If it hadn’t been for the mouse, I might never have had the memories.
Caught by its tail beneath the kitchen sink, desperate to escape but unable to flee because of the plywood and metal spring holding it fast, the poor creature cowered before the shrieking woman who’d discovered it. Unable to bring herself to carry it outdoors to free it and even more unwilling to dispatch it in place, the woman – my mother – made a reasonable choice. Grabbing her white enameled dishpan with the rusting edge and the unfortunate dent, she plopped it over the mouse. Slamming the cupboard doors closed she turned and looked at me, the only witness to her bravery. “There,” she said. “That’ll hold him until your father comes home.”
No one knows what became of the mouse, but its companions, an entire nest of wee, sleekit memories, still are running free after so many years: the wash of morning sunlight across worn linoleum, a vinyl tablecloth dotted with blue and yellow windmills, a nook-sized oak table and glistening feet of perfectly clean woodwork. It was 1947, or 1948, when I watched the drama unfold from my high chair. I was waiting for breakfast. Too young then to tell time, I see the clock’s hands now and know the hour: eight-fifteen. The kitchen is filling with light, and the breeze stirring through the window is restless and fresh.
To my child’s eye, the kitchen was perfect. Relatively small, it pieced together like a puzzle. Limited counter space meant the aluminum coffee pot stayed on a back burner of the stove. Just to the right of the pot and within an easy arm’s reach of the work counter were the canisters – flour and sugar, coffee, tea, spices - and pushed into the corner but still accessible was my mother’s pride and joy, a modern two-slice toaster. The same yellow gingham that fluttered at the windows had been fashioned into hot pads, aprons and trim for the muslin dish towels. The toaster, of course, sported its own gingham cover.
Like plastic-covered furniture, ironed bed linens and crustless sandwiches, toaster covers were de rigueur in the 40s and 50s. Even after developing technologies allowed tumble-dry to replace weekly ironing and the bridge club’s taste changed from tiny, triangular olive-and-cream-cheese-on-white to fruit salad and quiche, the toaster cover soldiered on.Years after leaving home, I still was carting one around.
When I moved back to Texas in the early 80s, a friend volunteered to help me unpack. Late in the afternoon of the second day, she pulled a rectangular bit of fabric from a pile of kitchen towels, holding it up by one corner. “What’s this?” she asked. ”A toaster cover,” I said. “What do you do with it?” “What do you think I do with it?” I said. “I cover the toaster.” Bemused, she turned the cover this way and that before fluffing it a bit and setting it upright on the table. “Why would you do that?”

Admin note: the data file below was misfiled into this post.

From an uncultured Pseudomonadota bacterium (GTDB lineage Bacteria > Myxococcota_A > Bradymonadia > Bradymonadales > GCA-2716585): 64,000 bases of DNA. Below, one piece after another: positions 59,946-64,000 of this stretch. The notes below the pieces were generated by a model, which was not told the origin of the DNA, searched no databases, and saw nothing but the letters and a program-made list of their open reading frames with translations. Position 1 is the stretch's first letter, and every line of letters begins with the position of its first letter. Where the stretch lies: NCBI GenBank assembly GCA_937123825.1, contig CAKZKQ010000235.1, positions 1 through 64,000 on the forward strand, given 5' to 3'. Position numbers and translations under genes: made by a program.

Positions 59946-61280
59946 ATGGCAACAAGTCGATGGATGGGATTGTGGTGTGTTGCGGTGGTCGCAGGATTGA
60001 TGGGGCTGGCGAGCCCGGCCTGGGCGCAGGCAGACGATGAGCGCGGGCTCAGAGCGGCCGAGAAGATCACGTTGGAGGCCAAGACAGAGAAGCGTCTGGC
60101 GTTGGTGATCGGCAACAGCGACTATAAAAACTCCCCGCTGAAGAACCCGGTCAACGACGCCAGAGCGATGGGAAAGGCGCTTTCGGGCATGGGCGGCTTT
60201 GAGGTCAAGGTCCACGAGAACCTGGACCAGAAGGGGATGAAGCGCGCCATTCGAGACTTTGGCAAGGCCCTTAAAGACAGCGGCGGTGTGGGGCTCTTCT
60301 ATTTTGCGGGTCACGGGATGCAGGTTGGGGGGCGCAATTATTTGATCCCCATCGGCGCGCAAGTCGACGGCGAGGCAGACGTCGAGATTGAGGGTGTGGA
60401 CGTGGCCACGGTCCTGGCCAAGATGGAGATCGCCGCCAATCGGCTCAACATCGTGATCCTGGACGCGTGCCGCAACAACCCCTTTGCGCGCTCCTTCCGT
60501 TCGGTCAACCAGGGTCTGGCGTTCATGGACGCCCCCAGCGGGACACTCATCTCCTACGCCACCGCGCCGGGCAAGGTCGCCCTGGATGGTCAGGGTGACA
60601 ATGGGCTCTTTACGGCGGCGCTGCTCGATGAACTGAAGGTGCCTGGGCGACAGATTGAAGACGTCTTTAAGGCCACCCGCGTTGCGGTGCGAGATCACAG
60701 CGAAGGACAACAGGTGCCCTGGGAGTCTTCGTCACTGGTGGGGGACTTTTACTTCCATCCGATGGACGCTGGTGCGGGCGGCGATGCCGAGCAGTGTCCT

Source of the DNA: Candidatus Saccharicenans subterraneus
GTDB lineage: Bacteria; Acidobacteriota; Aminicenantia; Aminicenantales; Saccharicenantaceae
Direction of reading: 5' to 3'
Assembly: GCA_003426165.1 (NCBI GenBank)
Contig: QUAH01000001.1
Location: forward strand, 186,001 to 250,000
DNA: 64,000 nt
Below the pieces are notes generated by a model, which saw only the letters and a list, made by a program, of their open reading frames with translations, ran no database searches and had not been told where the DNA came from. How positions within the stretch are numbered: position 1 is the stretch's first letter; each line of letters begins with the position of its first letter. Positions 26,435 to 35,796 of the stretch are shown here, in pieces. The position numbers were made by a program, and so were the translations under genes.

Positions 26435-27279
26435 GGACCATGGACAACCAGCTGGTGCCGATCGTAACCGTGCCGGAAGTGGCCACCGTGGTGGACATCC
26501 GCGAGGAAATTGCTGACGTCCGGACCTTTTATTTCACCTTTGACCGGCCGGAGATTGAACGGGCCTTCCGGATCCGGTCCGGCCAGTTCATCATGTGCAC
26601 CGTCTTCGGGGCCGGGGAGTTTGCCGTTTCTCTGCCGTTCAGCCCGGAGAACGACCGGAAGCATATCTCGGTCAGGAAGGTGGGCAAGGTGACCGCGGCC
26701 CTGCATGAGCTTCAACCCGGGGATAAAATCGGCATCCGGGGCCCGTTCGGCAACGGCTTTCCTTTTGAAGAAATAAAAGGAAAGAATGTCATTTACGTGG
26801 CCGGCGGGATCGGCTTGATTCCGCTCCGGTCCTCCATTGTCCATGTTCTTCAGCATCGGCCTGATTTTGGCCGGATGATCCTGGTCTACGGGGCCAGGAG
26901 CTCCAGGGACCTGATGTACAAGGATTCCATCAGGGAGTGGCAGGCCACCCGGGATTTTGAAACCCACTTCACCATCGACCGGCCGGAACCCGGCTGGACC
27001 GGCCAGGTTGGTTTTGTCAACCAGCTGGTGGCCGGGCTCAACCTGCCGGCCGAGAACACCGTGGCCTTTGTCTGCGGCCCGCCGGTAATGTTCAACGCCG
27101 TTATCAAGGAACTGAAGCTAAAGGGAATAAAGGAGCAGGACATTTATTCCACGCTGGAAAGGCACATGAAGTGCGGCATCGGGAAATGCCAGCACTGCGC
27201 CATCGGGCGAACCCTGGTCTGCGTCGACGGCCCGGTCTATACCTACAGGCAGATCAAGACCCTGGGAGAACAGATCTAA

As far as I knew, no one in the whole sweep of human history ever had questioned the practice of toaster-covering. My first explanation, that the cover was meant to prevent dust, was dismissed out of hand. ”I’ve never had dusty toast in my life,” she said. ”No, not the toast,” I explained. “The toaster. It keeps the toaster from getting dusty.” She wasn’t buying the explanation. ”Nothing else in a kitchen gets dusty, except maybe the top of the refrigerator. Maybe the vent hood. But a toaster? How could a toaster get dusty?”
She had a point, and I was willing to grant it. ”But that’s not all,” I said. “The cover keeps it from getting splattered when I’m cooking or using the mixer.” “If you get batter or spaghetti sauce all over it, don’t you have to wash it? Doesn’t that end up creating more work?” Just slightly miffed, I snatched the cover from the table and tossed it into the corner, mentioning in passing that I didn’t intend to spend the rest of the afternoon defending the honor of toaster covers. When she promised to stop giggling her way through a list of household items that could be covered – blender, coffee pot, mixer, sewing machine, vacuum, paper towel holder, broom - we went back to our work, and eventually the unpacking was done.
With the coffee pot re-programmed and the neatly-covered toaster secure in its corner, all was right with my culinary world until the morning I pulled the cover from the toaster and saw that it needed another washing. Smudged with jam, it had picked up a coffee stain, and there were tiny crumbs of toast in the piping. I laid it down, thinking I’d carry it to the laundry basket later, then noticed one corner had edged into the butter dish. Sighing, I picked it up, wiped off the butter and glanced around for an out-of-the way place to stash it while I finished my breakfast. Suddenly, I saw the trash can.